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February 8th, 2012 WW Editorial Staff | Murmurs
 

Murmurs: Super PACs-a-Plenty

We’re the only newspaper—except for the others.

murmurs.colbert_3814COLBERT - Image courtesy comedycentral.com
  • Katie Riley, a Democrat making her second run at the House District 29 seat, currently held by Rep. Katie Eyre (R-Hillsboro), learned an important lesson this week: If you are going to misrepresent your opponent’s record, don’t do it in a voicemail. Riley recently left a message for a potential contributor claiming to be “the only pro-choice candidate running in this district.” That’s news to her rival for the Democratic nomination, Ben Unger, who sat with Riley at a Planned Parenthood lunch last week and has worked closely with that group and NARAL Pro-Choice Oregon for the past five years as a political organizer. Riley says her claim was a “mistake” and she knows Unger is pro-choice.

House District 29 candidate Katie Riley tells a potential contributor she is the only pro-choice candidate in her race.


  • Oregonians so far haven’t been big givers to Super PACs, the game-changing independent committees that—thanks to a 2010 U.S. Supreme Court decision—can raise and spend unlimited amounts of money to boost or attack a candidate. But Federal Election Commission records show one Southwest Portland resident, Joan Peters, gave $250 to the most famous Super PAC: Americans for a Better Tomorrow, Tomorrow, formed by Comedy Central’s Stephen Colbert. Colbert used his Super PAC to finance his satirical presidential bid in the South Carolina GOP primary. “It’s my way of being able to support democracy,” Peters, an unemployed nurse, tells WW. “I think it’s a powerful thing to do, through satire, to show what mockery is really happening—and how we’re being mocked by the regular campaigns.”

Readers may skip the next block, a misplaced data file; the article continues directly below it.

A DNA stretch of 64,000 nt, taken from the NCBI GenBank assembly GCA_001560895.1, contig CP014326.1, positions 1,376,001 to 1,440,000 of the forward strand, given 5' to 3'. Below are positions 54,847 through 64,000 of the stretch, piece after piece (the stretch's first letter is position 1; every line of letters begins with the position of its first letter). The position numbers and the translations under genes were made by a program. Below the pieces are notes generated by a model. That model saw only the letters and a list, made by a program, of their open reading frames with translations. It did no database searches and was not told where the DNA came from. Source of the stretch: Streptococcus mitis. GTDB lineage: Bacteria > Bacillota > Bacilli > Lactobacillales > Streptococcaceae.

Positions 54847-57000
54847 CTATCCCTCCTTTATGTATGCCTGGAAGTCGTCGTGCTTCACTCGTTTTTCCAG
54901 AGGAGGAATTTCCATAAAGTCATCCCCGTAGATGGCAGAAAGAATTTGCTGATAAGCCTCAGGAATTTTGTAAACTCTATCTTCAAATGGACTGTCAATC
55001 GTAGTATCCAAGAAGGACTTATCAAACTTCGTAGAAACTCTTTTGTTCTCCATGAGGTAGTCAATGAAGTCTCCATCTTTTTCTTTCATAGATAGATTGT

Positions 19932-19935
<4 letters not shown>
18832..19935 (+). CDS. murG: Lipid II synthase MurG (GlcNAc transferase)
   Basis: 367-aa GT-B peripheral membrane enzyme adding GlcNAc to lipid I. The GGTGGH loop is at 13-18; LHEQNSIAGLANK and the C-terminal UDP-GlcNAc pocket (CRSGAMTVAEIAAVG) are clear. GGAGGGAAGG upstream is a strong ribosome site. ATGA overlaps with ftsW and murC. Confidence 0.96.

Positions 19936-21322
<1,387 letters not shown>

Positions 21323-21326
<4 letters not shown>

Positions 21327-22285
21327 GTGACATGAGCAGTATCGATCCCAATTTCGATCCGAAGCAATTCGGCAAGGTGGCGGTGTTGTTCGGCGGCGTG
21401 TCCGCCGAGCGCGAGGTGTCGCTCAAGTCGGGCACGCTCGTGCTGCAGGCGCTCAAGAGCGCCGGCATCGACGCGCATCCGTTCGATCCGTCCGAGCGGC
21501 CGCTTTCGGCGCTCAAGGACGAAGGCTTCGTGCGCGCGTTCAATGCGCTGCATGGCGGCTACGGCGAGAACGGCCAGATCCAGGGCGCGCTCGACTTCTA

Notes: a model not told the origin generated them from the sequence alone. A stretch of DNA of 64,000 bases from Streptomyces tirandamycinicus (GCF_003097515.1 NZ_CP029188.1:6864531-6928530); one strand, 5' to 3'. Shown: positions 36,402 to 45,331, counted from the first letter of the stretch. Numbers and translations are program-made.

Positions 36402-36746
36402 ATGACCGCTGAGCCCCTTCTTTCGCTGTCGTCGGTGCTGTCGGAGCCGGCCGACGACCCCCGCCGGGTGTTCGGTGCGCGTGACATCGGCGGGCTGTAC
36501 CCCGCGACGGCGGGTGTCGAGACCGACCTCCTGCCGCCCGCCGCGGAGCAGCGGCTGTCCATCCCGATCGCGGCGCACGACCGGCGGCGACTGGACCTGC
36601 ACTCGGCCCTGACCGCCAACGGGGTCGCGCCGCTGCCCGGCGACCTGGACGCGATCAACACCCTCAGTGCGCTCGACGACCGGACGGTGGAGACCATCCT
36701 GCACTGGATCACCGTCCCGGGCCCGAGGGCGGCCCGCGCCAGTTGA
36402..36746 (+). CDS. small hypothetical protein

• Portland police rushed to issue a press release Feb. 3 when vandals hit cars in the city’s Southwest neighborhoods and Lake Oswego. The Oregonian wrote at least three articles on the spree that left 100 cars with paint damage or broken windows; the paper quoted one Lake O resident decrying vandalism in his “nice neighborhood.” Our sympathies to those whose property was damaged, but maybe the emphasis is misplaced. A quick look at Portland police statistics shows that, in the 12 months ending in December, there were 369 reported incidents of vandalism in Southwest Portland—compared with 1,359 incidents in East Portland, none of which merited a police press release.
  • Families of two alleged hazing victims at Grant High School have accused KGW-TV Channel 8 of airing a bogus interview with a woman who posed as one of the victim’s relatives. As first reported on wweek.com, the families told school officials the anonymous woman wasn’t related to them and that she discussed phony details about the sexual nature of the alleged hazing. KGW—which kept her face shadowed—removed the video from the station’s website and hasn’t been able to confirm the woman’s story. News Director Rick Jacobs declined to comment on what happened.
 
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